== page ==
Politics

Let’s talk about chosen families and the holidays

As a gay person that’s been estranged from family for years, I’ve moved into and out of what many people might describe as chosen families. I’ve spent Easter with non-queer people who couldn’t afford to go home for the holidays. I’ve spent Christmas Day alone at an independent theater watching Moonlight. I’ve had Thanksgiving with a girlfriend’s coworkers—including, as I found out once I was seated, a couple who met as missionaries and definitely, absolutely did not realize we were gay prior to inviting us. I’ve been front and center in group photos where, I’m willing to bet, a lot of those people don’t remember my name or quite how I got there. I’ve also been in photos with people I talk to all of the time, even years later.

In an ideal world, I think chosen families would have the same rights (or at least, the possibility of the same rights) as those legally given to biological family; adding one another to your insurance plans, for example, or having no doubt you’d be able to visit that loved one in a hospital. I also think, in an ideal setting, chosen families would garner the same sort of respect and social acceptance as biological families. It’s all too common to “ghost” or blow off friends, or to feel you have to “grow out” of a friendship or friend group and focus on creating a “real” family via marriage or having children.

In reality, all of those things can coexist—you can be a parent and still be close to a chosen family, for example, or have a partner or spouse and still put time and effort into maintaining connections with others you aren’t tied to by blood. You don’t have to opt-out of “optional” bonds and communities just because people tend to let those relationships fade first in a busy world.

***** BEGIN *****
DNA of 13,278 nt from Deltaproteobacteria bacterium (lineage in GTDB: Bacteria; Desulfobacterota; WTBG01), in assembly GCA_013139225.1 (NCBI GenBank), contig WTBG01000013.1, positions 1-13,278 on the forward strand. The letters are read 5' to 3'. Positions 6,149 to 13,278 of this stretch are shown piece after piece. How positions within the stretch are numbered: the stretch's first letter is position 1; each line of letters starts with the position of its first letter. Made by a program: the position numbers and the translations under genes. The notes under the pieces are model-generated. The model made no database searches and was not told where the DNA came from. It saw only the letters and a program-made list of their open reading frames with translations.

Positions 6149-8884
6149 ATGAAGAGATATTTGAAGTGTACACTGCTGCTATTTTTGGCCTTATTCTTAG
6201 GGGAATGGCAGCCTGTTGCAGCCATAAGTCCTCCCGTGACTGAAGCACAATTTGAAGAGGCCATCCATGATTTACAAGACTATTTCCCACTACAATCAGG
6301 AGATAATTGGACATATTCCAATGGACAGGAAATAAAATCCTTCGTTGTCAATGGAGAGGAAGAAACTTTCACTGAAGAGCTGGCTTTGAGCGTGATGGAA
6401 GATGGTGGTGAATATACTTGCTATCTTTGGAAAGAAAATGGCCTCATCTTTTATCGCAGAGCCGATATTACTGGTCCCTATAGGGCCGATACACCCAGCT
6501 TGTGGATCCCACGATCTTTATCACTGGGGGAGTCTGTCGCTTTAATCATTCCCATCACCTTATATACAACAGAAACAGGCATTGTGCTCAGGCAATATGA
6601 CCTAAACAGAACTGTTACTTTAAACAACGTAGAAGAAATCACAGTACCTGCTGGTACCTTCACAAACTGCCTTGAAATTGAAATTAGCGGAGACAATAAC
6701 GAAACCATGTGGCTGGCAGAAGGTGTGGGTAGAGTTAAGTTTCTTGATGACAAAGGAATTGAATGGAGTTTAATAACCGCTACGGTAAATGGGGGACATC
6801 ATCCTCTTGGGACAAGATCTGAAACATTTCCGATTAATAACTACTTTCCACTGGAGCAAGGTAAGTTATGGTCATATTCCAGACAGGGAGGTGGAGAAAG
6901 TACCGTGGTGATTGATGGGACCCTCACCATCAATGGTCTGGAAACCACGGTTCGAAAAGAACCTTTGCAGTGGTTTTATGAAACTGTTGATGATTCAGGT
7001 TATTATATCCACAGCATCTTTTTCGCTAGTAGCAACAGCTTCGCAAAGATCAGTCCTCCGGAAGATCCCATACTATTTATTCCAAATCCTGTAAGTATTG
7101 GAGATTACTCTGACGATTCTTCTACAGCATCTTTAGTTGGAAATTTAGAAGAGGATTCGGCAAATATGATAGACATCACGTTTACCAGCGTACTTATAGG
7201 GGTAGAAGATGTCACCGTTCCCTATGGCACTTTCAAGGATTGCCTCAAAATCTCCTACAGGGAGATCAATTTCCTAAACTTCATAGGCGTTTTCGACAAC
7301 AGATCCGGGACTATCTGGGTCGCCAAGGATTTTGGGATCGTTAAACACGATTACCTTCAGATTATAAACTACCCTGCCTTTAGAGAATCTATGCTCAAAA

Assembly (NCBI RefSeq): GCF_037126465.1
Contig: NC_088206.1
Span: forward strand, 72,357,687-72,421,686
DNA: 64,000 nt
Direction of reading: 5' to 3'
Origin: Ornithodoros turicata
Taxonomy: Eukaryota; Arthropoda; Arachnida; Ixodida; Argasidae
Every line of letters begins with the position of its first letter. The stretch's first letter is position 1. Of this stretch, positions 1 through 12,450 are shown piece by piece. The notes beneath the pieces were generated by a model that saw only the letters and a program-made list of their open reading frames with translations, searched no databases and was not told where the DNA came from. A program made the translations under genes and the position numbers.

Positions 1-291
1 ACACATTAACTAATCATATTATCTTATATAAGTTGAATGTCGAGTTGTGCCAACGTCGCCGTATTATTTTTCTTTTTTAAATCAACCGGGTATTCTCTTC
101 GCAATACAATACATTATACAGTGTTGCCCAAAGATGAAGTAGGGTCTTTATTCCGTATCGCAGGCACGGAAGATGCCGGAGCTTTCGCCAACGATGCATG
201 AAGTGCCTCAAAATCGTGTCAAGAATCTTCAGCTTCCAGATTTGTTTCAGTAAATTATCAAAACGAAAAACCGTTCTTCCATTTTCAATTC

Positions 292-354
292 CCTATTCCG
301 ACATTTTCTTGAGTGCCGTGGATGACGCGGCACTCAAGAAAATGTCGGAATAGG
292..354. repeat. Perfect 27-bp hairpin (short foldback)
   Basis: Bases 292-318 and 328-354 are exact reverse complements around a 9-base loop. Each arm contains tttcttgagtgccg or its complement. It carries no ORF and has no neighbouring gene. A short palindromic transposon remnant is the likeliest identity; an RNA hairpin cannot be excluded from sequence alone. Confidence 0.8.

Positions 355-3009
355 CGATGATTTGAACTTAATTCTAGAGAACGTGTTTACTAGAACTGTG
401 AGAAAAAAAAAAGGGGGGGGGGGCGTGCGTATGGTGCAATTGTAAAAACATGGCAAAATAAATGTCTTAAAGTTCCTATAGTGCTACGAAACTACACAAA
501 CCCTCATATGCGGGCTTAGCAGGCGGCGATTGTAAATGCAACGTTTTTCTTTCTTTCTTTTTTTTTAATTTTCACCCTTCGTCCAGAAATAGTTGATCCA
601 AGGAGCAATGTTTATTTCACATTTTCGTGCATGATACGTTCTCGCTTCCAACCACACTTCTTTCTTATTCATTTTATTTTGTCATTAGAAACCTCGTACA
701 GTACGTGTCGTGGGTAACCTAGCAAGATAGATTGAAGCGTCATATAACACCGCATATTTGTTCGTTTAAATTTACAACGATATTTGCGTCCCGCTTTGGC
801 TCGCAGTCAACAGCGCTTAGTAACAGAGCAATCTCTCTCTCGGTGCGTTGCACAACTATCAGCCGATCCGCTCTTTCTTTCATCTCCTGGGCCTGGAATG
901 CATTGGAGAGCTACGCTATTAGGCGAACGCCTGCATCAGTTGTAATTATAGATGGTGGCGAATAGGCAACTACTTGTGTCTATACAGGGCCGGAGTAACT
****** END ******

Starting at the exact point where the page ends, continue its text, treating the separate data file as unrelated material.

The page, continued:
All of this said, chosen families are still made up of people, and people—myself included, for sure—are deeply flawed. Chosen families can disappoint one another, cause harm, break ties, or be cesspools of drama just like biological families or families connected by marriage. A gut reaction might be to say, Well, they’re not my real family, anyway, so I’ll just never talk to them again, and that is certainly something people might do. It might be that route is precisely the best choice for someone. But it’s also possible that these relationships, too, are worth nurturing and working on, and that there is nothing wrong with working through a hard patch with someone you care about, even if nothing “official” is tying you together. 

If you’re comfortable sharing in the comments (or in a diary of your own!), I’d love to hear what experiences you’ve all had with chosen families, be it happy memories, life-changing experiences, or sore spots that could use some support and reassurance. 




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